Good URLs are concise, include words relevant to the page’s subject matter, are lower case, and have no characters, spaces, or underscores.

I love to see a URL structure of sub-folder and pages that match the content hierarchy in the navigation and site structure.

Three levels down?

Then “”

7. Mobile Friendly

Again, remember that just because something works or looks good in a browser doesn’t mean it is ideal for a search engine.

Mobile-friendliness is important to search.

Validate it with Google’s mobile-friendly tool.

Make sure it passes.

Beyond that, think about the content rendered in the mobile version.

Google uses “mobile first” indexing.

That means they are looking at the mobile version of the site.

If you’re hiding or not rendering important content that you want search engines to consider in the mobile version for UX considerations, think twice and know that the content may be missing from what Google sees.

8. Site Speed

This is number eight on the list but possibly the most important after ensuring your site can be indexed.

Site speed is important.

Slow page loads and sites hurt UX and conversion rates.

They also have an impact on SEO performance.

There’s not a single set of ways to optimize site speed.

It really comes down to keeping your code light, being judicious in using plugins or extensions, having an optimized hosting environment, compressing and minifying JS and CSS, and keeping image sizes under control.

Any code, files, and aspects that can cause shifts in performance or instability are a risk.

Build in any safeguards for content management controls so a 10MB image can’t be uploaded and tank a page. Or a plugin update goes undetected in how it slows down things.

Baseline, monitor, and improve site speed on an ongoing basis.

My Lead Developer’s favorite tool is or Lighthouse in the Google Chrome browser dev tools.

9. Heading Tags

Heading tags are great context clues for search engines.

Keep in mind they are for content and not CSS shortcuts.

Yes, tie your CSS to them, but keep them in order of importance.

Don’t have the first, biggest page heading as an H5 and subheadings on a page as H1s.

There’s plenty of commentary on the impact (or not) of headings on SEO performance.

I’m not going there in this article.

Just be as literal as you can in the hierarchy and how they’re used.

Use them where you can instead of other CSS.

Have just one H1 on a page if you can.

Work with your SEO resources to understand the plan for headings and on-page content overall.

10. Content Management & Dynamic Content

As noted above, CMS functionality can wreck the best dev implementations.

Be smart about the control you give.

Understand the site’s ongoing content plan and needs so content creators have the control they want and need but can’t wreck site speed or any of the SEO on-page elements.

Having as many dynamic aspects like tagging, XML sitemap generation, redirects, and more can save you time and safeguard your site and code to keep everything stable.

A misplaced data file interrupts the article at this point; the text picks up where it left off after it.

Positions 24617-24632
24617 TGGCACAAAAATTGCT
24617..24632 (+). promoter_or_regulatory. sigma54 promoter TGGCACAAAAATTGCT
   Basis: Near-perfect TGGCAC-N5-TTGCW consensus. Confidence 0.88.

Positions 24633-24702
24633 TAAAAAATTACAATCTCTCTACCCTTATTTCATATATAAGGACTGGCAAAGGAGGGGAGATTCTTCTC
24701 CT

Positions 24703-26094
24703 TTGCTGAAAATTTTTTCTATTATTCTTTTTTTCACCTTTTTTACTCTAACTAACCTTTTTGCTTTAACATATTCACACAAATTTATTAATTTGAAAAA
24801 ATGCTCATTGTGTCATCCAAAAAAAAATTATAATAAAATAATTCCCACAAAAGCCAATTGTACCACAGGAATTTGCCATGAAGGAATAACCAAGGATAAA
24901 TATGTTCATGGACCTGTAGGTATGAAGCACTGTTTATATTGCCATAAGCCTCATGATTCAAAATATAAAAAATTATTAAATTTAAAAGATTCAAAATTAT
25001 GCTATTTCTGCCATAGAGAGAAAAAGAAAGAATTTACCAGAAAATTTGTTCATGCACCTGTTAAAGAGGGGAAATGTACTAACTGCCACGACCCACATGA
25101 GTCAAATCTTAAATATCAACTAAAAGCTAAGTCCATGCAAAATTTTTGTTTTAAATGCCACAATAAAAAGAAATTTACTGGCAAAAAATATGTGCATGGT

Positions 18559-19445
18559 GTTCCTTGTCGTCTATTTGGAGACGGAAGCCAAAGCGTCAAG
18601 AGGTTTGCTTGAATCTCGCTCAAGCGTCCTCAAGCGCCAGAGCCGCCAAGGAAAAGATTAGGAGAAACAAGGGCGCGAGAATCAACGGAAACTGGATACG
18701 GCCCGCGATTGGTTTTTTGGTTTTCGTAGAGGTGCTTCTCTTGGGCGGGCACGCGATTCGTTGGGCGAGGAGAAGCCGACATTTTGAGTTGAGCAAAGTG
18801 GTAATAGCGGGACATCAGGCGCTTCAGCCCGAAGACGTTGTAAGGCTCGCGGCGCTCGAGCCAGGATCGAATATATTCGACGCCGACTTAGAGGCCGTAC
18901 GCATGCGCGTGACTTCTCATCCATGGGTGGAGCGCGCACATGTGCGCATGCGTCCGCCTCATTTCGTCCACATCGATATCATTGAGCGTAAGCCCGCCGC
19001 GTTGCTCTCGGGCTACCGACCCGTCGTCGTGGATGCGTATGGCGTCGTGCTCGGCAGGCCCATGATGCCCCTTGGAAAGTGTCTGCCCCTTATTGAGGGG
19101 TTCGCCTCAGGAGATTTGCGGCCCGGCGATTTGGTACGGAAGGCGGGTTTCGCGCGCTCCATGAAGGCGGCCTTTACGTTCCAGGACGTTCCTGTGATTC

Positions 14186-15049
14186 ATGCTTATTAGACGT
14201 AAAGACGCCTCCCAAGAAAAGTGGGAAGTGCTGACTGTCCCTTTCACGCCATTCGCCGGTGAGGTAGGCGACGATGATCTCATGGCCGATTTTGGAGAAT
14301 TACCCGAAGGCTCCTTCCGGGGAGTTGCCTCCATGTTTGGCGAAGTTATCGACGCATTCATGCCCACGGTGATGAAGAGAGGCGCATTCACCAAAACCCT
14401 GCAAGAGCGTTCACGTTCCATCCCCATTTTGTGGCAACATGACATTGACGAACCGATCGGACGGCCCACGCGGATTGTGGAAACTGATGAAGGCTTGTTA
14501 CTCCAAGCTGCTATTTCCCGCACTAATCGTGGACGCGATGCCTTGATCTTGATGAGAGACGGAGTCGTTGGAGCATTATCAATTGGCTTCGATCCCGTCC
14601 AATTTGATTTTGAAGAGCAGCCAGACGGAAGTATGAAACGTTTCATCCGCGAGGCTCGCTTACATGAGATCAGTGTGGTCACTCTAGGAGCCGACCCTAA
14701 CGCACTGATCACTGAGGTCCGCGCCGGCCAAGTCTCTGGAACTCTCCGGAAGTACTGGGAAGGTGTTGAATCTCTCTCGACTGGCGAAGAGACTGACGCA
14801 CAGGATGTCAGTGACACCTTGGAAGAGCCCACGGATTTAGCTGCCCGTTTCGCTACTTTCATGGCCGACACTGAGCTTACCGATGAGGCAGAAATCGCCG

The intersection and collaboration between SEO professionals and web developers are important.

SEO relies on best practices for technical SEO and other things like enterprise scaling of on-page items.

Developers understanding SEO basics can go a long way toward successful collaboration and SEO performance.

Plus, it can make for more efficient website development work and the need for less re-work or “SEO-specific” updates and requests.

More resources: 

Featured Image: baranq/Shutterstock

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Google May 2022 Core Update Is Live



Google May 2022 Broad Core Update

Google Search has begun to roll out the first broad core update of the year, the May 2022 broad core update. It started on May 25, 2022 at about 11:30am ET and will now roll out for the next couple of weeks.

So far, we are seeing many signs that this May 2022 core update started off strong. Over night, a lot of the tracking tools (not all just yet) picked up big volatility with the Google search results. Also, the chatter starting early this morning is really picking up. The chatter changed from comments like – “oh no, there was a Google core update announced” to “oh no, my site dropped in rankings in a big way.” I embedded and quoted a lot of that early chatter below, along with what the tools are showing. I may update some of the tools as they update later on this morning.

Google May 2022 Broad Core Update Quick Facts

Here are the most important things that we know right now in short form:

  • Name: Google May 2022 Broad Core Update
  • Launched: May 25, 2022 at around 11:30pm ET
  • Rollout: It will take about one to two weeks to roll out
  • Targets: It looks at all types of content
  • Penalty: It is not a penalty, it promotes or rewards great web pages
  • Global: This is a global update impacting all regions, in all languages.
  • Impact: Google would not tell me what percentage of queries or searches were impacted by this update.
  • Discover: Core updates impact Google Discover and other features, also feature snippets and more.
  • Recover: If you were hit by this, then you will need to look at your content and see if you can do better with Google’s advice below.
  • Refreshes: Google will do periodic refreshes to this algorithm but may not communicate those updates in the future. Maybe this is what we saw the past couple of weeks or all those unconfirmed Google updates.

Danny Sullivan from Google (who is on vacation now, so likely wrote this last week and someone else published it or maybe he did it while on vacation), wrote “Several times per year, we make substantial improvements to our overall ranking processes, which we refer to as core updates. Core updates are designed to increase the overall relevancy of our search results and make them more helpful and useful for everyone. Today, we’re releasing our May 2022 core update. It will take about 1-2 weeks to fully roll out.”

These broad core updates are global.

If you were impacted by this update, check out the Google core update advice story for more.

Below is a recap of the early chatter and data we are seeing on this update less than 24 hours after it started rolling out. Keep in mind, we expect to see more over the next several days but I wanted to share some of the early reports on the impact of this update.

Did Google Test This Update Earlier?